As part of an Italian cohort, Telecom Italia (TIM) has applied an analysis model which suggests that 5G could cut CO2 emissions by 8.2 per cent a year at the Port of Livorno.
The Logistics of the future in Sustainable Smart Ports project was presented at the Global Solutions Forum at Columbia University in New York by TIM, Eni Enrico Mattei Foundation, Port System Authority of the Northern Tyrrhenian Sea, National Inter-University Consortium of Telecommunications (CNIT) and Ericsson Italia.
The event, which took place during the UN Climate Week, brought together sustainability experts to share projects focused on the 17 Sustainable Development Goals (SDGs) of the 2030 UN Agenda.
The Italian team defined a model for assessing the impact of introducing of new technologies, such as 5G, in port processes – particularly in relation to SDGs. The model was adapted from the SDSN Italia SDGs City Index, developed by researchers at the Eni Foundation Enrico Mattei. It is a composite indicator, compiling multi-dimensional indicators into a single index, to track the degree of implementation of SDGs in Italian municipalities.
Collaborating through the Corealis EU project, the team found that 5G connectivity generates around 60 direct and indirect benefits for the port system, including promoting an increase in competitiveness and safety for personnel (mapped to objective 8 of the UN Agenda), the sustainable growth of the port city (objective 11), responsible management of logistics (objective 12) and a positive environmental impact estimated at CO2 savings of 8.2 per cent per year, equal to almost 148,000 kg of CO2 (objective 13).
This could have a significant impact with wider implementation as 90% of the world’s trade is carried by sea. The OECD (Organization for Economic Co-operation and Development) predicts that global container handling in ports could rise up to four times the current levels by 2030 and five to six times by 2050.
At the Livorno port, which handles 780,000 containers per year, 5G networks and IoT solutions are being used to optimise logistic loading/unloading operations, minimising idle times for ships and the transit time of goods.
“These changes will ultimately empower the Authority Port of Livorno to drive innovation and sustainability actions with 5G, “ said Rossella Cardone Head of Sustainability & Corporate Responsibility for Market Area Europe and Latina America, Ericsson.
“In Europe alone around 74% of goods enter or leave by sea, and so a wider adoption of 5G smart ports would have huge environmental impact,” she added.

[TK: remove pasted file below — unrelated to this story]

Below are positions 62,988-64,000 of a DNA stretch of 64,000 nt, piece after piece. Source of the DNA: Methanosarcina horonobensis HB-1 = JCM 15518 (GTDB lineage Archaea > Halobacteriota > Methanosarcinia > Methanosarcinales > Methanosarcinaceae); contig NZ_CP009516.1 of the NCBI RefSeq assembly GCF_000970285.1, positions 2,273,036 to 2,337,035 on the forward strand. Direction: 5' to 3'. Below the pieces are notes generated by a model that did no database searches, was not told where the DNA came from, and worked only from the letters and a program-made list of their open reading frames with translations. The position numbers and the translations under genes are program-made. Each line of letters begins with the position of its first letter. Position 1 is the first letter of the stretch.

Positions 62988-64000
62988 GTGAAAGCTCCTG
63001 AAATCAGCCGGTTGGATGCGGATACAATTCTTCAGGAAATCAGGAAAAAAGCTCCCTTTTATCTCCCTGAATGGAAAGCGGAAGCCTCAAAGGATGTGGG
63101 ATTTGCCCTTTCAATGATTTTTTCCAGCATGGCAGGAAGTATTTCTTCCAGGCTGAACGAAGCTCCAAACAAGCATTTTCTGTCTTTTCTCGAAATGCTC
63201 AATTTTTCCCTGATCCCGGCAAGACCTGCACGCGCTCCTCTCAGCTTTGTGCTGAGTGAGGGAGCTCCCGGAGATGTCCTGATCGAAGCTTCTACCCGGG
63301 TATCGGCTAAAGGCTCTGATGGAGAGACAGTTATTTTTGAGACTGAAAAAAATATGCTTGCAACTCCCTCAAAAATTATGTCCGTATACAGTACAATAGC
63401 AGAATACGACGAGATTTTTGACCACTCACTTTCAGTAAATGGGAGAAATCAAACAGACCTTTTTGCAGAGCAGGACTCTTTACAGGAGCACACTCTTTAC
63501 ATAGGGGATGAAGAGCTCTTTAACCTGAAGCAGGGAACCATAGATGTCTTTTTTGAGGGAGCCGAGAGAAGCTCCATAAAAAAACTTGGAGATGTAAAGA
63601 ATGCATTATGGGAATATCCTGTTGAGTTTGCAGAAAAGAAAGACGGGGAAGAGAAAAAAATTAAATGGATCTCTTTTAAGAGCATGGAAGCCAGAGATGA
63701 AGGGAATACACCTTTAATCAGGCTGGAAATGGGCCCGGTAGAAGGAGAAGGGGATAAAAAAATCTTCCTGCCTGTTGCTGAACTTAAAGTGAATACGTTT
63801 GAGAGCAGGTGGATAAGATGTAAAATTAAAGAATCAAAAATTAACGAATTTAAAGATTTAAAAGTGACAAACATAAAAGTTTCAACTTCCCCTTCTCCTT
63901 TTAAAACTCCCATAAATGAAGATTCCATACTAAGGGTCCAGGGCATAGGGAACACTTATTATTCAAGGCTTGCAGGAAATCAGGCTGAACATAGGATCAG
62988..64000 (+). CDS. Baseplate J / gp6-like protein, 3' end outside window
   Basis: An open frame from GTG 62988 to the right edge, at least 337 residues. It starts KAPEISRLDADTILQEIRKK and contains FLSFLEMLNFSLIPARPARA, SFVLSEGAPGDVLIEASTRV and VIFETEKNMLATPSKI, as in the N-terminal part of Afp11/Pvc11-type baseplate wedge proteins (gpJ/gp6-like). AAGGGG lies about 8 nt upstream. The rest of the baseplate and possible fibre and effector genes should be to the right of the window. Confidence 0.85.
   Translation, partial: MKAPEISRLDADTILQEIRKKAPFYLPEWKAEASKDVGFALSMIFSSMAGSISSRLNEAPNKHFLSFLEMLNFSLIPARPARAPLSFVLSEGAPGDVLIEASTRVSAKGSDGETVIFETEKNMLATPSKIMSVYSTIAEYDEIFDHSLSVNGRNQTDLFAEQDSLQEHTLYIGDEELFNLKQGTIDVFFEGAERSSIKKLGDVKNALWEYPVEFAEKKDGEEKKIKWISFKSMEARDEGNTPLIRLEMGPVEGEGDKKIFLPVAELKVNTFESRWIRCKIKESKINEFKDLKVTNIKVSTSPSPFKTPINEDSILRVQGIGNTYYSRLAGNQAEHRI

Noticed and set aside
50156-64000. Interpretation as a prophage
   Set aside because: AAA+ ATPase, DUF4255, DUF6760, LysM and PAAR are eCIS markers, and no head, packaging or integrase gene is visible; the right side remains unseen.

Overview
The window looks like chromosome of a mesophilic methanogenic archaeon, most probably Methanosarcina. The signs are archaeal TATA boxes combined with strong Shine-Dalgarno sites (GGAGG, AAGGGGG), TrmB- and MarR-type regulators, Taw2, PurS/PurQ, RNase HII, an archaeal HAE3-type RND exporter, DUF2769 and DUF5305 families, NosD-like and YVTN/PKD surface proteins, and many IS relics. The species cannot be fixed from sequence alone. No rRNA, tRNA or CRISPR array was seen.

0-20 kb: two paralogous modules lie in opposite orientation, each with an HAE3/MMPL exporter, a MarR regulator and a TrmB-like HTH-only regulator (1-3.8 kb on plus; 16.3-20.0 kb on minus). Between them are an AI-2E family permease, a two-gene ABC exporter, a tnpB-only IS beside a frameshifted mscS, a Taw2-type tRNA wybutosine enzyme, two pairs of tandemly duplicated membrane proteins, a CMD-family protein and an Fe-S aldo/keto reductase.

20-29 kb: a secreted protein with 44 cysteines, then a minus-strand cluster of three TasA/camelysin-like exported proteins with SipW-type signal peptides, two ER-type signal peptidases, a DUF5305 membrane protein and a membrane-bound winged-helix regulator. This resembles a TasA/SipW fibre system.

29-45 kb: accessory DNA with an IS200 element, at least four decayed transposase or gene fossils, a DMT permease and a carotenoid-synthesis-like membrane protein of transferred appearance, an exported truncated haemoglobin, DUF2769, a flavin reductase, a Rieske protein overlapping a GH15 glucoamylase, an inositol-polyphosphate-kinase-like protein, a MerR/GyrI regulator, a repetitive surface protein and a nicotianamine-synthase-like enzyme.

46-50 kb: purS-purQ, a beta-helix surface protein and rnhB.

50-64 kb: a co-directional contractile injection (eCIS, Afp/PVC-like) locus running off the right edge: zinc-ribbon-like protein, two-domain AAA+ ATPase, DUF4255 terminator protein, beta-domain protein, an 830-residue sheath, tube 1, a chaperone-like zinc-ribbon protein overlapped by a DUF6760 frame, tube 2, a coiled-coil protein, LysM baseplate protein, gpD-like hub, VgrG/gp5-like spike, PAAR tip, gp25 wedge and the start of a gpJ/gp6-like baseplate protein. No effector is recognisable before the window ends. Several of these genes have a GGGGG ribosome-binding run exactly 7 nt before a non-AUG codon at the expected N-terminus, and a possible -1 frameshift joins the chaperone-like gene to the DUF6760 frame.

Elisabetta Romano, Chief Technology and Innovation Officer at TIM, said, “We are very proud of this result. Together with the other partners, TIM is engaged in making the digital society increasingly sustainable. This project of excellence highlights the quality and state-of-the-art of TIM’s network infrastructure, allowing to exploit 5G’s full potential as the platform supporting the digital transformation.
“5G enables advanced services such as environmental monitoring, intelligent logistics and mobility leading to energy savings to the benefit of the green economy.”
Antonella Querci, Director of Development, European Programs and Innovation – Port System Authority of the Northern Tyrrhenian Sea, added, “The achievement of sustainable development objectives is to be attained through an ever-greater control of the processes, and a deeper knowledge of the actual operations. This is particularly true for ports, as complex environments where industrial, logistic and energy-related functions are intertwined and interdependent.
“Declining SDGs in the port area means therefore investing in research and technological innovation, with the twofold result of making the processes more sustainable over time and increasing the global competitiveness and efficiency of the port. The Logistics of the future in Sustainable Smart Ports project has shown what are the benefits deriving from the application of new technologies, in this case 5G, and how digitisation can contribute to improving port operations.”
“We would like to point out the fruitful collaboration among public bodies, research centres and undertakings, in order to define and measure these effects with a shared approach and for laying down a common development path,” Querci said.